An addendum to The Mynabirds feature I posted this morning (read it here, or actually if you’re reading this in the blog, just scroll down): Pitchfork came out with the review of their new album, What We Lose in the Fire We Gain in the Flood, and gave it an unheard of 8.0 rating — unheard of, that is, for a Saddle Creek Records release. Among the review’s bon mots (which is here):
“The charm of the record isn’t a matter of reinventing familiar sounds so much as working within them with comfort and grace. Nothing sounds overworked. If anything, Burhenn and Swift present the songs in an understated manner, confident in the quality of the material and the strength of her voice.”
Adding to Pitchfork‘s applause, I will say that WWLITFWGITF (how’s that for shorthand?) is the best album Saddle Creek has released since Mama, I’m Swollen, and that The Mynabirds is the first signing since Rilo Kiley with the critical and commercial appeal of the label’s original Big Three (BE/Faint/Cursive). Now it’s just a question of how they market the album — which is a huge riddle in this era of industry decline. Because the fact is, there may not be anything Creek could do to make this record sell well. As an example, I give you Georgie James, a band that (as Burhenn says in the interview) did everything expected of a successful indie rock band, including an appearance on Late Night with Conan O’Brien, and in the end, that record still only sold just north of 4,000 copies. It’s not just about quality and touring anymore. It’s about getting one of your songs licensed for a television commercial or prominently used in a critically acclaimed motion picture or television show. It’s about having a video that somehow “goes viral,” or getting mentioned on an A-list celebrity’s twitter feed. It’s about luck. And despite what anyone says, you can only make so much luck on your own.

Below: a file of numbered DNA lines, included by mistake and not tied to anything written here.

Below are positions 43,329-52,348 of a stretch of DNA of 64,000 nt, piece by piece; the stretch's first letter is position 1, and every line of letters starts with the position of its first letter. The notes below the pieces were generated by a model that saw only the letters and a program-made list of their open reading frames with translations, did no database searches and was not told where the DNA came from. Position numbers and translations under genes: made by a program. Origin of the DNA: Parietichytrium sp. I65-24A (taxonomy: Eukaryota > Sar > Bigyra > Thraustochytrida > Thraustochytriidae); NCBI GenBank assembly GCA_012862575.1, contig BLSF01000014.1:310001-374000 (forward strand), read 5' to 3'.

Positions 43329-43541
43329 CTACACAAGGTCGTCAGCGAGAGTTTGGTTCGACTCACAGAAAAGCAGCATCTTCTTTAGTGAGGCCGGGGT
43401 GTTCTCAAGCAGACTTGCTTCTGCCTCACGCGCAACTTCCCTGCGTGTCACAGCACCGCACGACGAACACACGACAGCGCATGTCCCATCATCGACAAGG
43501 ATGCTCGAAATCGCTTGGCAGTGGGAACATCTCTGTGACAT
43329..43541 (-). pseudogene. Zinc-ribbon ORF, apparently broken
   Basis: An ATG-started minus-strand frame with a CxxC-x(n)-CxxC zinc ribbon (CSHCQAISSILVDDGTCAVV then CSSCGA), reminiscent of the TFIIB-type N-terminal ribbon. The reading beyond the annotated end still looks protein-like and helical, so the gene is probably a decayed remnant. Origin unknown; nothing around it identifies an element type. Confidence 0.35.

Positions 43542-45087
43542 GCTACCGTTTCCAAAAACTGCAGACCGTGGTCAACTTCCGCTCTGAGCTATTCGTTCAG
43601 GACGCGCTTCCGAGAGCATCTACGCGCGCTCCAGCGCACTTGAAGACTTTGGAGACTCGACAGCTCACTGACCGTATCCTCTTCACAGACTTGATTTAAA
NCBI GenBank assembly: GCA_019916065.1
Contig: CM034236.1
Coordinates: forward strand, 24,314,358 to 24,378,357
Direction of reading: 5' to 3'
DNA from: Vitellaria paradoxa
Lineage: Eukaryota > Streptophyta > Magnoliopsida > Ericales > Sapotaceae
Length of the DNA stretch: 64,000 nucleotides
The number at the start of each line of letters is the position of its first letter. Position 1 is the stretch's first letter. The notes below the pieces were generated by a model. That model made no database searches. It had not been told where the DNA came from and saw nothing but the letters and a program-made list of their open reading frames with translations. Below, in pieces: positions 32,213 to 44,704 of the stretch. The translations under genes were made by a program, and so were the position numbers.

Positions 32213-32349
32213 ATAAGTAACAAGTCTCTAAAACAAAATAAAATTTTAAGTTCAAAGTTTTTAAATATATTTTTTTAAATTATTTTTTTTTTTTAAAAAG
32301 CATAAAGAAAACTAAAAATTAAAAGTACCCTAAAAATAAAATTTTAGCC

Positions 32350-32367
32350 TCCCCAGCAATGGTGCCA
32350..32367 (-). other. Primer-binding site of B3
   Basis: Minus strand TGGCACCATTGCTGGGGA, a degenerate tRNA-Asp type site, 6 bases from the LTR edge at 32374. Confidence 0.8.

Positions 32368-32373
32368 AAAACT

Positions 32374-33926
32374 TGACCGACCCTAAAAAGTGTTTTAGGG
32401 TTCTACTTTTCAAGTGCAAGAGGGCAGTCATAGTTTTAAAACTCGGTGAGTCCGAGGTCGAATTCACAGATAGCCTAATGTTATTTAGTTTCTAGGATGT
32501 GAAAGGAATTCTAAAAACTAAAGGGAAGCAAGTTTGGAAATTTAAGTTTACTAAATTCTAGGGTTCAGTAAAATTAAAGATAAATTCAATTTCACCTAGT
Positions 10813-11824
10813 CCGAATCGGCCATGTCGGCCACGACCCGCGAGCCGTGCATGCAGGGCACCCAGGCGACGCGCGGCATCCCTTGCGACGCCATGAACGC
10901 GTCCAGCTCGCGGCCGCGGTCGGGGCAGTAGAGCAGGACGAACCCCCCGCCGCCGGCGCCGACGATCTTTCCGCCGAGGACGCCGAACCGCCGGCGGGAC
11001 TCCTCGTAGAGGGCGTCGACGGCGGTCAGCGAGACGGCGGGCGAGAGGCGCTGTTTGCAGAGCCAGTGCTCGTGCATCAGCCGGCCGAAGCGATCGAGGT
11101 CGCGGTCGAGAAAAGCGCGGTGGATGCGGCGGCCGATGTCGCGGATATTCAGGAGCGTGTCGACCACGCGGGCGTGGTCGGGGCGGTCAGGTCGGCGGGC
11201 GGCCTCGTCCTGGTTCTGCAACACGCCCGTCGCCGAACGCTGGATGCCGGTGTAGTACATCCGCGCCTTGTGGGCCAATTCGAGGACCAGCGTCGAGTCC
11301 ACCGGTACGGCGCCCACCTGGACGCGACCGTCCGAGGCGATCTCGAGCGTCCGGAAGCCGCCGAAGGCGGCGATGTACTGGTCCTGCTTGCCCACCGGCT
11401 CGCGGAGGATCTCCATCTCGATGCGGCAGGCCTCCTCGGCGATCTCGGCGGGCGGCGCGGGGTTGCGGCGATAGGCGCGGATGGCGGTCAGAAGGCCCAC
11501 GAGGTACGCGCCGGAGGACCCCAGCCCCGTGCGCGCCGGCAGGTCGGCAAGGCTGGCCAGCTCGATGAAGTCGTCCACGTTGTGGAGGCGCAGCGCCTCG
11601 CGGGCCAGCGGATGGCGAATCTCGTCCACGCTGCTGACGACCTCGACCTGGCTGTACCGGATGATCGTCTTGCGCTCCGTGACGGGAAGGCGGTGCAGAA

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Tonight at Slowdown Jr. it’s Lawrence indie rockers Cowboy Indian Bear with Honey & Darling and Ghosty. CIB brings the rock, and is definitely worth checking out, especially for a mere $5. Show starts at 9.
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